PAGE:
One explanation for burning art at Burning Man is that it reflects the impermanence of everything in life. Things don’t last forever; they decay and fall apart. Fire speeds the process along. You have construction and you have deconstruction. Let go. It’s an Eastern philosophy that has made its way into western thought.
But fire has it’s own attraction. We are drawn to its beauty and danger like moths. Our brains are hard-wired with the fascination of watching things burn.
When I was growing up, my father served as a volunteer fireman. He was an electrician and it was his job to show up first at fires and disconnect the power to burning houses so firemen didn’t have live wires bouncing around. That explained his presence at the fire… but not that of his wife, three kids and cocker spaniel.
Mother never missed a fire in our small town. It didn’t matter if we were in the middle of dinner or it was 3 AM. Pop was out of the house and running for the fire station when the siren went off. Mother was gathering us up and dashing for our well-used car. Tickle the Dog jumped in first.
I’ve often wondered if Pop found our presence embarrassing. I do remember him telling Mother once that he preferred that she not be the first car behind the fire truck, which is where she liked to be.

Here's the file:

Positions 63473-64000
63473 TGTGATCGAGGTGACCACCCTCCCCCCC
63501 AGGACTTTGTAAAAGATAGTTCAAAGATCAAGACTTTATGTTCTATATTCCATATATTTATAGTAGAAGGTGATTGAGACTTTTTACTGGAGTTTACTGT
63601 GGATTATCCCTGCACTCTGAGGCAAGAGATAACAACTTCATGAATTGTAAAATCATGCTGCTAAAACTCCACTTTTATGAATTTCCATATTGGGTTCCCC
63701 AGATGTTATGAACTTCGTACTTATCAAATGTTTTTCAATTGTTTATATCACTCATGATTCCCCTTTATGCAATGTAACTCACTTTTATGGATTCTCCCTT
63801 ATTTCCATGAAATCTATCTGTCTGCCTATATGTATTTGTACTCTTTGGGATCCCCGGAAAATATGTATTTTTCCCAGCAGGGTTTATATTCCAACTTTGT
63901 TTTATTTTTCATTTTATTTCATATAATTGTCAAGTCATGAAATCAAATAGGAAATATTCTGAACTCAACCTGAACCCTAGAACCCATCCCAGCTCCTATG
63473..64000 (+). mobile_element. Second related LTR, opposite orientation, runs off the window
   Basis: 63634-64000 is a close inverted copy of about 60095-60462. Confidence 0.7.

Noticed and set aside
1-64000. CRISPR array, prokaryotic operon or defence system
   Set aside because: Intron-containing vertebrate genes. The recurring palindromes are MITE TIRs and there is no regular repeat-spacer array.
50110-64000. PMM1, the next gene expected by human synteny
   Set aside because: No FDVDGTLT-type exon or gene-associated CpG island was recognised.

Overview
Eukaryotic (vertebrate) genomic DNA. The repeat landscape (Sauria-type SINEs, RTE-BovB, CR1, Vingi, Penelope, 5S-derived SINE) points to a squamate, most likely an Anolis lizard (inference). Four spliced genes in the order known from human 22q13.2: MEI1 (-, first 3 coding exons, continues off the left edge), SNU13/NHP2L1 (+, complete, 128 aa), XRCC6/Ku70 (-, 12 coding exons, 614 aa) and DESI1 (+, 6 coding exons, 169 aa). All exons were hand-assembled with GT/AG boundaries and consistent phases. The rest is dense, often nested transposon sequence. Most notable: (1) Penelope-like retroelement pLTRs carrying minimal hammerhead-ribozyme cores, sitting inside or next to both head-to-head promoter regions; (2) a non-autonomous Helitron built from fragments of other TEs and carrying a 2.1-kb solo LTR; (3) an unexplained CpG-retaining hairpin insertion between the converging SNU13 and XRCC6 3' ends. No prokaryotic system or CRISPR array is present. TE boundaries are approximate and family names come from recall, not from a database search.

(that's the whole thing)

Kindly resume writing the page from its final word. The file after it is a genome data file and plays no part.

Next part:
Mother would have loved the excitement of watching things burn at Black Rock City. I suspect that the majority of Burners are closer to her reaction to fire than they are to the philosophical and psychological implications of deconstruction and Zen.
Still, there is a definite release of emotion at the climax of a fire when the structure finally crashes down, when ultimate deconstruction takes place. It was powerful feeling when I was growing up and it is powerful at Burning Man.
Burning Man 2012 added a new twist to its art of burning (or burning of art). Over thirty effigies built by regions from Lithuania to Maine and placed in a circle around the Man were put to torch simultaneously on Thursday evening. It was a spectacular event. Those responsible for creating the art were responsible for burning it.
Because the burn was spread out over a large section of the playa, spectators had a front row seat as is demonstrated in the photo at the top of this post.
Members of the Horse-Bone Tribe ended up focusing on two of the effigies: Kokopelli and the Lighthouse. Punkin Beth and Adios Tom’s home in Davis California is crammed with Kokopelli art. Peggy and I wander the West photographing Native American rock art including Kokopelli. All of us love the rugged coast of Northern California and its lighthouses.
The following photos feature the burning of the Lighthouse, Kokopelli and other nearby art.